If you are a regular user of contact lenses, you probably know that they can exacerbate eye irritation and complaints due to long-term use. However, in some people, the complaint is actually caused because they are allergic to the contact lens itself.
Allergic reactions can appear in various parts of the body, including the eyes. There are many things around you that can trigger an allergic reaction, and contact lenses can be one of them. Here are various signs, causes, and how to overcome them.
Causes of allergic contact lenses
An allergic reaction occurs when the body’s immune system overreacts to a foreign substance that is actually harmless. Although the basic mechanism is the same, a contact allergy is somewhat different from a dust, food, or other allergy allergy.
The contact lens is in direct contact with the eye so it must be made from medical standard materials that are hypoallergenic. Hypoallergenic products are designed so that they do not trigger an allergic reaction.
Therefore, most cases of contact lens allergy are not actually caused by the contact lens raw material itself, but rather various foreign substances that stick to the surface. Allergies that are triggered by the ingredients for making soft lenses are extremely rare.
Foreign substances on the surface of the contact lens can enter the bloodstream through the eyelids, then decompose in the body. The immune system perceives these substances as a danger, then attacks them, causing an allergic eye reaction.
Signs and symptoms of contact lens allergy
The characteristics of contact lens allergy are sometimes difficult to distinguish from dry eye or infection due to long-term use of contact lenses. The symptoms you experience are likely to be the same as eye allergy symptoms, namely:
In addition to common symptoms such as red and watery eyes, allergies due to contact lenses can also be characterized by other, less common symptoms. You should consult your doctor if you often experience certain complaints after using contact lenses.
There are also other eye disorders that can arise during the use of contact lenses, but are not caused by allergies. The following symptoms are not related to contact lenses and can indicate a more severe illness.
- Severe pain in the eye.
- Severe swelling of the eye or the area around it.
- Pus or other discharge from the eye.
- Blurred vision or complete loss.
- The skin of the eyelids is scaly or peeling.
If you experience one or more of the signs above, get your eyes checked by a doctor immediately. These symptoms can indicate an infection, injury, or other problem that needs to be treated immediately.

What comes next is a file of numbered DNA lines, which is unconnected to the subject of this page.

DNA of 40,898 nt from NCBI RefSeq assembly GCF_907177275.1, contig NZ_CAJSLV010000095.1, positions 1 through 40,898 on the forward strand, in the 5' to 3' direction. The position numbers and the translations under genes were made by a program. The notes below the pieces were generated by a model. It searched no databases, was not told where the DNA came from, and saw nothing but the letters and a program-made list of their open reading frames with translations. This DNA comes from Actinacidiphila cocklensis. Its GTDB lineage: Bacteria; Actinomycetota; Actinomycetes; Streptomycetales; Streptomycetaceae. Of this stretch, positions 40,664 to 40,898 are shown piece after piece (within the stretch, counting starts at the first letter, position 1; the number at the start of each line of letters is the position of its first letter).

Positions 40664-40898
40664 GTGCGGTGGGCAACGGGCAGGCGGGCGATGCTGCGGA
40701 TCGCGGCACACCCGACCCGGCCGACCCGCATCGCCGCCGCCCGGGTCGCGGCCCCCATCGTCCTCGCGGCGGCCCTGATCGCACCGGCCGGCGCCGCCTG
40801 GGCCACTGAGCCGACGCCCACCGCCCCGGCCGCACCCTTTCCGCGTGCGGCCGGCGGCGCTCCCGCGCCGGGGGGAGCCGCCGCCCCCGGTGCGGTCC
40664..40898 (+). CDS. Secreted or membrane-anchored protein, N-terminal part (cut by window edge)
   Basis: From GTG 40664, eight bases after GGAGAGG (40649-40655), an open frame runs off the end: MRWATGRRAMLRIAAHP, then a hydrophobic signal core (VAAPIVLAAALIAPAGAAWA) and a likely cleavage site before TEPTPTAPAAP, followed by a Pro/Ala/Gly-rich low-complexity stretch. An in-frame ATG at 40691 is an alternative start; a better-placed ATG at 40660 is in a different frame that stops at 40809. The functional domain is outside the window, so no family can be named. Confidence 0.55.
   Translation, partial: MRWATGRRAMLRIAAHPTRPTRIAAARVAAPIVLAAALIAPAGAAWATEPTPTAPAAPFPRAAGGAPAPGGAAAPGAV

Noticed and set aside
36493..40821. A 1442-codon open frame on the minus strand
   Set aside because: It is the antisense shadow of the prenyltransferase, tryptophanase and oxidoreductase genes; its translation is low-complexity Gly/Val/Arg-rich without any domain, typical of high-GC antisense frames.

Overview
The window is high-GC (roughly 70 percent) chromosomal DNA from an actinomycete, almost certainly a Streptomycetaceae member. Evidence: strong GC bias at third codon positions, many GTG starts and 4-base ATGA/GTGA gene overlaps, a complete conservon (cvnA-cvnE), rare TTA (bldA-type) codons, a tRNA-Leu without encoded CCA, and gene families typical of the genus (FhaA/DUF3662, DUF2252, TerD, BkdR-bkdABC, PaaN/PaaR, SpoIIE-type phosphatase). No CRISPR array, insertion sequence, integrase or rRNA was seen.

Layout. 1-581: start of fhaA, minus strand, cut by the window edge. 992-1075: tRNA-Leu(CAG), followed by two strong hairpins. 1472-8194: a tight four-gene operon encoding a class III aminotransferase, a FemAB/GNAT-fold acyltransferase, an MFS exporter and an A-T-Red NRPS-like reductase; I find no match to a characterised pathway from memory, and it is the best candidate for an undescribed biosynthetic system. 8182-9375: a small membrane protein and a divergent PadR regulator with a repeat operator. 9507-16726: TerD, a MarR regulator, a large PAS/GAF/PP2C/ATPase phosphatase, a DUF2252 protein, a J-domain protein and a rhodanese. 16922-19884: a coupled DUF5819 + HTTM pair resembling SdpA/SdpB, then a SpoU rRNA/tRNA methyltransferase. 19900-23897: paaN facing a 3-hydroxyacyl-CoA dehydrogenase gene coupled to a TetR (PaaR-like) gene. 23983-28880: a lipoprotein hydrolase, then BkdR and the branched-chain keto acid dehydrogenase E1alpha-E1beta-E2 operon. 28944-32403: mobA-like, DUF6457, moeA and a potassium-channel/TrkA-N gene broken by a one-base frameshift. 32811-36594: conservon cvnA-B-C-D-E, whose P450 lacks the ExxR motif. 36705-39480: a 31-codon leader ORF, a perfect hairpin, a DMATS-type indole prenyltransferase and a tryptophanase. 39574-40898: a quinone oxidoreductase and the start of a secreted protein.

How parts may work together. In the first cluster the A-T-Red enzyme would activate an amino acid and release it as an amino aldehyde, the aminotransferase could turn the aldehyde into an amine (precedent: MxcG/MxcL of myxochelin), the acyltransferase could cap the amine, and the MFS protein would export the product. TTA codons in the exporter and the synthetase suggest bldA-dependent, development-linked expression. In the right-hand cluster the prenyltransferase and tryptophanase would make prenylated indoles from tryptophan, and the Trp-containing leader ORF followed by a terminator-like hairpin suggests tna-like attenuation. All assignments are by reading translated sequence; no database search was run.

How to deal with contact lens allergies
The best way to deal with contact lens allergies is to stop using them. When the eye starts to feel uncomfortable, immediately remove the contact lens you are using. If you wear the contact lens any longer, this will only make the pain worse.
First of all, check the expiration date of your contact lens to ensure that the product is still safe to use. If the contact lenses you are using are out of date, throw them away immediately.
If your contact lenses haven’t expired, try removing them and wearing glasses for a few days to see if the symptoms subside. If your eye is getting better, there is a chance that the problem may be with contact lenses.
This is usually enough to reduce discomfort or pain. However, if the pain lasts for more than a day or a lump appears on the inside of your eyelid, get your eye checked by a doctor.
The doctor will perform allergy examinations and tests to determine whether your condition is caused by allergies. If the cause of allergies is true, you can treat it with over-the-counter drugs or with a doctor’s prescription.
The following types of drugs are commonly used to treat eye allergies:
- Artificial tears. Artificial tears help clear allergens that stick to the eyes and relieve complaints of itchy, red, and watery eyes.
- Antihistamines. Antihistamine drops can treat itching, red eyes, and swelling. However, there is a risk of side effects in the form of dry eyes.
- Decongestants. This medication is useful for treating itchy and red eyes, but should not be used for more than three days because it can worsen allergies.
- Corticosteroids. These drops can relieve symptoms of severe or long-lasting allergies. Its use must be prescribed by a doctor.
While using eye drops, you also need to avoid wearing contact lenses and switch to wearing glasses for a while. You may need additional treatment if the allergy is severe.
Can you prevent it?
Eye allergies cannot be prevented, but you can prevent allergic reactions due to lenses with a variety of simple steps.
- Always read and follow the directions for using the contact lens.
- Always dispose of the remaining liquid in the contact lens holder and replace it with a new one.
- Always close the soft lens holder and the bottle of the soft lens liquid tightly.
- Changing the brand of soft lens that is routinely used if allergies are exacerbated by soft lenses
- Using contact lenses from other materials.
- Clean the contact lens daily by rubbing it gently with your fingers for 30 seconds.
- Check for any dirt on the surface of the contact lens before wearing it.
- Try using disposable lenses to reduce the risk of infection and irritation.
- Change the contact lens every three months.
- Do not share contact lenses with others.
- Not using contact lenses too often.
Softlens play an important role for people who need them. However, this product can also cause new problems if you experience dry eyes, irritation, or even allergies to the ingredients in the contact lens.
Watch for signs such as red, itchy, or watery eyes after wearing contact lenses. Consult your doctor if these symptoms do not go away after a few days. You may need medication to overcome it.